Lessons from Japan’s richest man

Tadashi Yanai, Japan’s richest man, used advice from management guru Peter Drucker to build his Uniqlo clothing empire. To pull out of a slump that’s hammered profits and shares, the billionaire is revisiting the lessons.

Yanai, 61, founder and president of Fast Retailing, built his estimated $9.2 billion fortune over 26 years, turning his father’s tailor shops into the Uniqlo chain of low-priced casual wear to become Asia’s biggest clothing retailer. Yanai says his success was inspired by Drucker’s management strategies and the idea of "customer creation" with a product that creates demand.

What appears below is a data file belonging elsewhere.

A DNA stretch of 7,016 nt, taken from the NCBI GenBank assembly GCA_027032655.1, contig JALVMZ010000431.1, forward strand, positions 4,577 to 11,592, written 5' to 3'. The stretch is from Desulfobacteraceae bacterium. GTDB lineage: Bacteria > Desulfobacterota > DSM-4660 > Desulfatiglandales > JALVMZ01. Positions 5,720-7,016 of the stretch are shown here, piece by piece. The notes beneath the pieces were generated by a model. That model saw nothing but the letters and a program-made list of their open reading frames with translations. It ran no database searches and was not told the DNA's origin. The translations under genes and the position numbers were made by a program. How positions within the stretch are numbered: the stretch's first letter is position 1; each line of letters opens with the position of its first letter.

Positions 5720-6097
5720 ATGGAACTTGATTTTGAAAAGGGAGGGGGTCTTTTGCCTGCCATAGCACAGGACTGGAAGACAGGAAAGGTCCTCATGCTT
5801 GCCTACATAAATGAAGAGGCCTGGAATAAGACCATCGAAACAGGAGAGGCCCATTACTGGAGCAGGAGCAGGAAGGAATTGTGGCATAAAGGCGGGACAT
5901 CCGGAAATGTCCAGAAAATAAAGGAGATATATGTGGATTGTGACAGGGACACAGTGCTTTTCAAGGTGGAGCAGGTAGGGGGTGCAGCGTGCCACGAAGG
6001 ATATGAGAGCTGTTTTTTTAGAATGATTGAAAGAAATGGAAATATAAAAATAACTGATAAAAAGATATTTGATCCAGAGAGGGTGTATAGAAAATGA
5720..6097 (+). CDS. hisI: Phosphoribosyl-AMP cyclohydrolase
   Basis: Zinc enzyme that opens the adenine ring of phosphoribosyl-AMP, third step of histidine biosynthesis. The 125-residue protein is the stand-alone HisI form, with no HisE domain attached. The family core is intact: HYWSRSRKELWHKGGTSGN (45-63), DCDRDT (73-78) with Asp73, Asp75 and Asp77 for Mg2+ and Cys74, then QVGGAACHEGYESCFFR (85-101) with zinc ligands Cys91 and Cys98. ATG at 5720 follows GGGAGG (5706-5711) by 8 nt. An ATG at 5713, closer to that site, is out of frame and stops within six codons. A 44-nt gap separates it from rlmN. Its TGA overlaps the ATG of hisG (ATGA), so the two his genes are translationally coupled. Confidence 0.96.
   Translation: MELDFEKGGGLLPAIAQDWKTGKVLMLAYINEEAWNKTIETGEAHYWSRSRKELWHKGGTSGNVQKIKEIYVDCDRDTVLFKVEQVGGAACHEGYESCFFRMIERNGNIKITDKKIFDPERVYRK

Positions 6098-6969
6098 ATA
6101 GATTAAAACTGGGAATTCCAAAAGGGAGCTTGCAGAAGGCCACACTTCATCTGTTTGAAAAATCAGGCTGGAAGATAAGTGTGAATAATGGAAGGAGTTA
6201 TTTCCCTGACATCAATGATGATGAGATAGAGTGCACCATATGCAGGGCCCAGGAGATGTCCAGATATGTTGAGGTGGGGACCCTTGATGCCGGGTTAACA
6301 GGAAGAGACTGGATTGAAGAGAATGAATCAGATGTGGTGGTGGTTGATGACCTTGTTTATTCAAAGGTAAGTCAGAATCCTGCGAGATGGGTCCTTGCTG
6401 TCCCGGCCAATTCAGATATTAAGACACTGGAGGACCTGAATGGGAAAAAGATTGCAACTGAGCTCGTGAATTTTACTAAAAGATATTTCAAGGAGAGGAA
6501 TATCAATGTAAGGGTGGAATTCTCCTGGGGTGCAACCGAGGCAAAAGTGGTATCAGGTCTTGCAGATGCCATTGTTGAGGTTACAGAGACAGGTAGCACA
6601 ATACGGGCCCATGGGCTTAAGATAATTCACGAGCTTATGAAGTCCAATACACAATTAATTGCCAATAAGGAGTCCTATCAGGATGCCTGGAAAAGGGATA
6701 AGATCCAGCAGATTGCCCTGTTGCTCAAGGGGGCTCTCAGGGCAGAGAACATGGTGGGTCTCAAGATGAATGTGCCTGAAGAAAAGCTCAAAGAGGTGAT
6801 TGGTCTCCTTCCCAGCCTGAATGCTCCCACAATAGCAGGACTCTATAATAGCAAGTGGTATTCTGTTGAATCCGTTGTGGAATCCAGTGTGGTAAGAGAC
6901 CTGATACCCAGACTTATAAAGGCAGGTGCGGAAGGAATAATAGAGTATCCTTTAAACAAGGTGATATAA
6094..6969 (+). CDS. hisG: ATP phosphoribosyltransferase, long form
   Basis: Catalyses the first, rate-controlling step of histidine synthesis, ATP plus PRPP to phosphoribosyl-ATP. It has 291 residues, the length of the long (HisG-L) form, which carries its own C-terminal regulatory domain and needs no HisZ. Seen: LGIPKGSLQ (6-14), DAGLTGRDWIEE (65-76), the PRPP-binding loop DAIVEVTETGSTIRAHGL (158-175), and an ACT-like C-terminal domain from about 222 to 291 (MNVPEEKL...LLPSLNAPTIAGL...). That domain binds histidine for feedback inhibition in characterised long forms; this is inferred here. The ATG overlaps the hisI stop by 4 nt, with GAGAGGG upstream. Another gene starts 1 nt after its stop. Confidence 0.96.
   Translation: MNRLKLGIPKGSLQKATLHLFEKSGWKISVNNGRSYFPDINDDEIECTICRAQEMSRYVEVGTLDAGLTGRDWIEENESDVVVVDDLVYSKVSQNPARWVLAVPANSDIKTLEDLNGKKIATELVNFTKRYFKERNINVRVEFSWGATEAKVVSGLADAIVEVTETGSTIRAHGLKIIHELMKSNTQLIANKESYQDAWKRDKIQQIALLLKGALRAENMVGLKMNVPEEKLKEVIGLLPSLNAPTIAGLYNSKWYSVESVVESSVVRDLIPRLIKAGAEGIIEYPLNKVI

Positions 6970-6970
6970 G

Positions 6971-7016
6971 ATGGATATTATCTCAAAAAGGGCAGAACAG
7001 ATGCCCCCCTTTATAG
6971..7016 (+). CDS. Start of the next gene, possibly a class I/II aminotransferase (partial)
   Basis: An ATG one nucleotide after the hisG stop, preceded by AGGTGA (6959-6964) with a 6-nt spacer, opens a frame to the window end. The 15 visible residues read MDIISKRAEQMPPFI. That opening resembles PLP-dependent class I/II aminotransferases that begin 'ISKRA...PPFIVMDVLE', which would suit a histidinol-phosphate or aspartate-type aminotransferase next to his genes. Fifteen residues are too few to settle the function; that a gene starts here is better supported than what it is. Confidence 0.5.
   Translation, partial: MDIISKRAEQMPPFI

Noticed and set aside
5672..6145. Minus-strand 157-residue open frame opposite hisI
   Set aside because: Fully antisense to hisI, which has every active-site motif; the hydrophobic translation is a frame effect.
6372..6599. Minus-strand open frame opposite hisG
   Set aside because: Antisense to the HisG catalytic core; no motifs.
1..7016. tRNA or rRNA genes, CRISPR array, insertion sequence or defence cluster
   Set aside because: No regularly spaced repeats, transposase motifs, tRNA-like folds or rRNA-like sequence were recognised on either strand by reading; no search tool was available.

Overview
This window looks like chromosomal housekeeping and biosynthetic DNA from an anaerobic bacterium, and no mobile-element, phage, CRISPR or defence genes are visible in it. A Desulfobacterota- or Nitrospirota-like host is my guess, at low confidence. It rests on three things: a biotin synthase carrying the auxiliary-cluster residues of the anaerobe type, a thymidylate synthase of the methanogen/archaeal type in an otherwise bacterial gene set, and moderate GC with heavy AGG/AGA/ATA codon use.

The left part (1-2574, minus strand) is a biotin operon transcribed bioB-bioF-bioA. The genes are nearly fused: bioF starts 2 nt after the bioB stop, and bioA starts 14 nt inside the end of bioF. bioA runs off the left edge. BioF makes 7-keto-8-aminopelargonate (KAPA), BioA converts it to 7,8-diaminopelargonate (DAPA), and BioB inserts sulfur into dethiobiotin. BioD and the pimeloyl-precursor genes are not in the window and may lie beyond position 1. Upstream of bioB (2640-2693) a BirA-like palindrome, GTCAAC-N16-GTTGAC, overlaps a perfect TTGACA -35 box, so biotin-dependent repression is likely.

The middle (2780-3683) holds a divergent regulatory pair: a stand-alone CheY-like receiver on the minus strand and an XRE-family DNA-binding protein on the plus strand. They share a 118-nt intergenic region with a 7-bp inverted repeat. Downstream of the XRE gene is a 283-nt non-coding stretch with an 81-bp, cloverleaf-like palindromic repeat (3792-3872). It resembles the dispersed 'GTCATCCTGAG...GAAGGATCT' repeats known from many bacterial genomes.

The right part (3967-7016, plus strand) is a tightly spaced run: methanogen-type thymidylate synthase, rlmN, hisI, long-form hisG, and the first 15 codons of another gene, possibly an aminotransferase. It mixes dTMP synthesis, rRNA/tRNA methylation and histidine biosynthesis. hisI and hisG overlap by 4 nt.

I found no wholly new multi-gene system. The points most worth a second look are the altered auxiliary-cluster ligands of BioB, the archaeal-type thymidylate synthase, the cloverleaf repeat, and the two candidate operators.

This year, something went wrong with Yanai’s strategy. Fast Retailing’s shares have plunged 26 percent in 2010, sales at stores open more than a year fell 25 percent in September, continuing to slide through November, and the company forecast its first profit decline in four years for the fiscal year ending in August.

"Fast Retailing lost focus on its core products," said Mikihiko Yamato, an analyst at Japaninvest KK in Tokyo. "The company tilted to fashion items that didn’t sell well."

Read the rest of the story: Japan’s richest man revisits lessons by Peter Drucker.

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